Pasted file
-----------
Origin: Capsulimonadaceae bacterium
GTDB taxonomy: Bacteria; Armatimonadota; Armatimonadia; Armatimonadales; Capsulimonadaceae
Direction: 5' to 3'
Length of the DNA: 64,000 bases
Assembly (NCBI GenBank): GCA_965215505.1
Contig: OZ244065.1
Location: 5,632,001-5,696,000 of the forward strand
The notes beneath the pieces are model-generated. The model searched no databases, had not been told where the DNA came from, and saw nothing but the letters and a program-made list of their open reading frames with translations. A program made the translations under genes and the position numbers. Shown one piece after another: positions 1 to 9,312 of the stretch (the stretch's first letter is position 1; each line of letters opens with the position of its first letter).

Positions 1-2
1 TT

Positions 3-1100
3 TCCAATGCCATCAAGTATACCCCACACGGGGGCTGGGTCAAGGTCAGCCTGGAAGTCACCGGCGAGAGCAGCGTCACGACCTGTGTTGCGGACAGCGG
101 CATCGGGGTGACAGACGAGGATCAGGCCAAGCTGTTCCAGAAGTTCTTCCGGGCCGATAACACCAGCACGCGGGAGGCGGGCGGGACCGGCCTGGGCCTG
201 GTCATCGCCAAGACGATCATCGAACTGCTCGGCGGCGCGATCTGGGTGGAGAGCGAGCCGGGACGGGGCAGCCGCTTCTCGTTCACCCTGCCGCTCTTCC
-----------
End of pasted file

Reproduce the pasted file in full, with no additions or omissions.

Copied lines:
Origin: Capsulimonadaceae bacterium
GTDB taxonomy: Bacteria; Armatimonadota; Armatimonadia; Armatimonadales; Capsulimonadaceae
Direction: 5' to 3'
Length of the DNA: 64,000 bases
Assembly (NCBI GenBank): GCA_965215505.1
Contig: OZ244065.1
Location: 5,632,001-5,696,000 of the forward strand
The notes beneath the pieces are model-generated. The model searched no databases, had not been told where the DNA came from, and saw nothing but the letters and a program-made list of their open reading frames with translations. A program made the translations under genes and the position numbers. Shown one piece after another: positions 1 to 9,312 of the stretch (the stretch's first letter is position 1; each line of letters opens with the position of its first letter).

Positions 1-2
1 TT

Positions 3-1100
3 TCCAATGCCATCAAGTATACCCCACACGGGGGCTGGGTCAAGGTCAGCCTGGAAGTCACCGGCGAGAGCAGCGTCACGACCTGTGTTGCGGACAGCGG
101 CATCGGGGTGACAGACGAGGATCAGGCCAAGCTGTTCCAGAAGTTCTTCCGGGCCGATAACACCAGCACGCGGGAGGCGGGCGGGACCGGCCTGGGCCTG
201 GTCATCGCCAAGACGATCATCGAACTGCTCGGCGGCGCGATCTGGGTGGAGAGCGAGCCGGGACGGGGCAGCCGCTTCTCGTTCACCCTGCCGCTCTTCC